Economy on the mend: Hopeful signs abound over the last few months of the fears of a long recession have been replaced by the hope of soft landing in the economy. The Federal Reserve Bank, which has increased interest rates dramatically over the year to curb inflation, has shown signs that there will be a pause in their actions, in order to better understand where we are: A pause to review the data of lowered inflationary pressure.
In their many speeches to the public, keeping all informed, they have most recently acknowledged a resilient economy, and lowering of inflation. The largest threat or inconsistency remains labor cost, which is a reflection of the strong economy. This point alone seems to be the most complex, and the Fed is well aware.
What is the evidence? First, this is the reporting season for many companies financial status. Every week, various different companies report various financial statistics, mostly including projected revenues and predictions of future growth. Many, if not most indicate strong quarterly growth, which is a key factor in the feds decision making. In other words, things are looking very good. We litigated real estate, borrowing is expensive, but becoming somewhat more available than a few months ago. As mentioned, labor is strong, unemployment is historically low, the overall sentiment has shown dramatic change. Six months ago, it looked like a recession was inevitable, or even existing already. This belief has changed from hard landing, to soft landing, to potentially no recession at all.
This optimism has begun to show up in real estate, with a new activity in leasing. While there is still hybrid work schedules mixing office work with work at home, there are signs of some return of workers to office buildings. Class A office buildings in New York have shown higher vacancies. Class B buildings are being improved to look more like class A. Multifamily, specifically rental apartments, are showing strong rents, if not small revenue increases. Even retail is showing more signs of resilience, consumer activity.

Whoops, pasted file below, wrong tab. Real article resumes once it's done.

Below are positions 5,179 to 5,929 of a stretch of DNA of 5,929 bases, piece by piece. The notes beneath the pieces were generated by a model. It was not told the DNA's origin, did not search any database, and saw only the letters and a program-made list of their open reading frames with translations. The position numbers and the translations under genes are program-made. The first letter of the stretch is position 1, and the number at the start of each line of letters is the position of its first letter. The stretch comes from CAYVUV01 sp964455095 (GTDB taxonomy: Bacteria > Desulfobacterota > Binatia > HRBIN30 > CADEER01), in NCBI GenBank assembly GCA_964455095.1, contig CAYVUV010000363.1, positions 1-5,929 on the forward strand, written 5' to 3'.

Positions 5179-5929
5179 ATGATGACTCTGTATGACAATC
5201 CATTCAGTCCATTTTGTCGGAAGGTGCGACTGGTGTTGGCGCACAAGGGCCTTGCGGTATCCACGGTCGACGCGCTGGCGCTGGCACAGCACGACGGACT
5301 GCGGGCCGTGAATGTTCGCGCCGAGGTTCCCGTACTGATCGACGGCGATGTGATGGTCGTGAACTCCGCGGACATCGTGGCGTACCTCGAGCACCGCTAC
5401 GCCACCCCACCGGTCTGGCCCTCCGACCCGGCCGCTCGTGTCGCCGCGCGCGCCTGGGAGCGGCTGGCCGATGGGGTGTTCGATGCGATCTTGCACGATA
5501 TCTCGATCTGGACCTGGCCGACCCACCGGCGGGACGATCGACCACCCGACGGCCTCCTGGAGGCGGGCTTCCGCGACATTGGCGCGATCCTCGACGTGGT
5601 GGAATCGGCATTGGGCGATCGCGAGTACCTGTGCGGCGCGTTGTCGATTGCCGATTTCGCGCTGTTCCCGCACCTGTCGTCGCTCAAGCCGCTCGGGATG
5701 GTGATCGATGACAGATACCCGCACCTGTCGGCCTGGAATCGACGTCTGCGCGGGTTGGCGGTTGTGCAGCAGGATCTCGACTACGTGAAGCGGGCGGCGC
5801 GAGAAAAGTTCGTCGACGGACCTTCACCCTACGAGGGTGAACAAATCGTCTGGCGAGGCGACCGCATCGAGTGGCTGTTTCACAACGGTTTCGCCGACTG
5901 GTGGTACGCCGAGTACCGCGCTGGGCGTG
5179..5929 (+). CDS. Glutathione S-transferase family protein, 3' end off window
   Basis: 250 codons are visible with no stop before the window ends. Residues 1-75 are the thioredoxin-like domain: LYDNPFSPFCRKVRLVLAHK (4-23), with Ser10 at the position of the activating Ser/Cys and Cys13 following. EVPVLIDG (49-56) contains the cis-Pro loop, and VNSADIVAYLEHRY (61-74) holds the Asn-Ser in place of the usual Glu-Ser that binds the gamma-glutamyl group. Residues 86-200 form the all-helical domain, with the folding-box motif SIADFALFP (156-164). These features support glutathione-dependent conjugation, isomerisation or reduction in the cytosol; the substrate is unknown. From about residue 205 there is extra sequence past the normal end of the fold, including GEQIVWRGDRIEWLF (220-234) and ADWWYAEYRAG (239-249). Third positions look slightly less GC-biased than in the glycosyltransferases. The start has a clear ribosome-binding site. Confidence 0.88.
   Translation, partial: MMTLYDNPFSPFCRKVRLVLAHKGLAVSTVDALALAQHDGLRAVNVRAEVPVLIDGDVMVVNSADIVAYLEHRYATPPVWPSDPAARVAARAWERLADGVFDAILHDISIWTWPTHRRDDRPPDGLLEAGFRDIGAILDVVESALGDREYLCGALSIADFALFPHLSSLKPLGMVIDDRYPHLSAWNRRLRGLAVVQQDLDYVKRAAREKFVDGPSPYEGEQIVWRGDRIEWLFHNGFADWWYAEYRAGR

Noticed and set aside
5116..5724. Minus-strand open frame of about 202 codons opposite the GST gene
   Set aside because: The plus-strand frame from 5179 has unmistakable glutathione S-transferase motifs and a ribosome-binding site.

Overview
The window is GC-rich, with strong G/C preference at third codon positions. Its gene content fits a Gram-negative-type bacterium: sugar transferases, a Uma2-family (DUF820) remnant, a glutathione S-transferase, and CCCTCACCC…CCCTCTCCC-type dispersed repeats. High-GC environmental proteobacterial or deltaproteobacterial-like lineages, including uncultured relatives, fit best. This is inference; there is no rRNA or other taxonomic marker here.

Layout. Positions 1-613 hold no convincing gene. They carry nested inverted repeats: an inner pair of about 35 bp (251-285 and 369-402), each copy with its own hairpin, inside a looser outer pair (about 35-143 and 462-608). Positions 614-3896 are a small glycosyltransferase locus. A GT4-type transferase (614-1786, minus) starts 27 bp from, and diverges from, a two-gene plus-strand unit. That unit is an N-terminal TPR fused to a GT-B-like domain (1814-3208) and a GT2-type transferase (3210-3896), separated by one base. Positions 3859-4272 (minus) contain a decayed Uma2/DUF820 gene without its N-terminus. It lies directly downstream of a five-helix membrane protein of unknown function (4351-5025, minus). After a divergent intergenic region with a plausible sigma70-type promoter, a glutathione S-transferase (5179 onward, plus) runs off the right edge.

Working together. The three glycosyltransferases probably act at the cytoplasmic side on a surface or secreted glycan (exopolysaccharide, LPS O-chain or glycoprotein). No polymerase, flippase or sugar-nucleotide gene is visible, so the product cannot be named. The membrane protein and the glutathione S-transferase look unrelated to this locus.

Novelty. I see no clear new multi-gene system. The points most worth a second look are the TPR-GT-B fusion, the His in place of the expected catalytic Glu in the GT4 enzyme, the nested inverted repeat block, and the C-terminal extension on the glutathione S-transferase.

All in all, confidence is strong, if not growing. All good, right? Not so fast. Just this week, Fitch, a bond rating agency, has downgraded the United States from AAA to AA. Some say this has little meaning, in that the strongest country in the world is the United States. Others see it as a crack in the armor. While complicated, the rating reduction has much to do with the federal debt, increasing annual deficiencies, conflicting fiscal policies within polarized congressional control. As a result, in order to pay debt service on existing debt, which in certain cases is increased due to rate increases and new needs for debt such as infrastructure, the US is moving to raise more money through bond sales. Obviously a complicated issue, needing a whole new research and reporting. As a summary, things are good, but stay aware of potential future fiscal developments. They may have as much impact on real estate as we have seen recently with borrowing costs.
Stay tuned, and stay aware.
Daniel Calano, CRE, is managing partner and principal of Prospectus, LLC, Cambridge, Mass.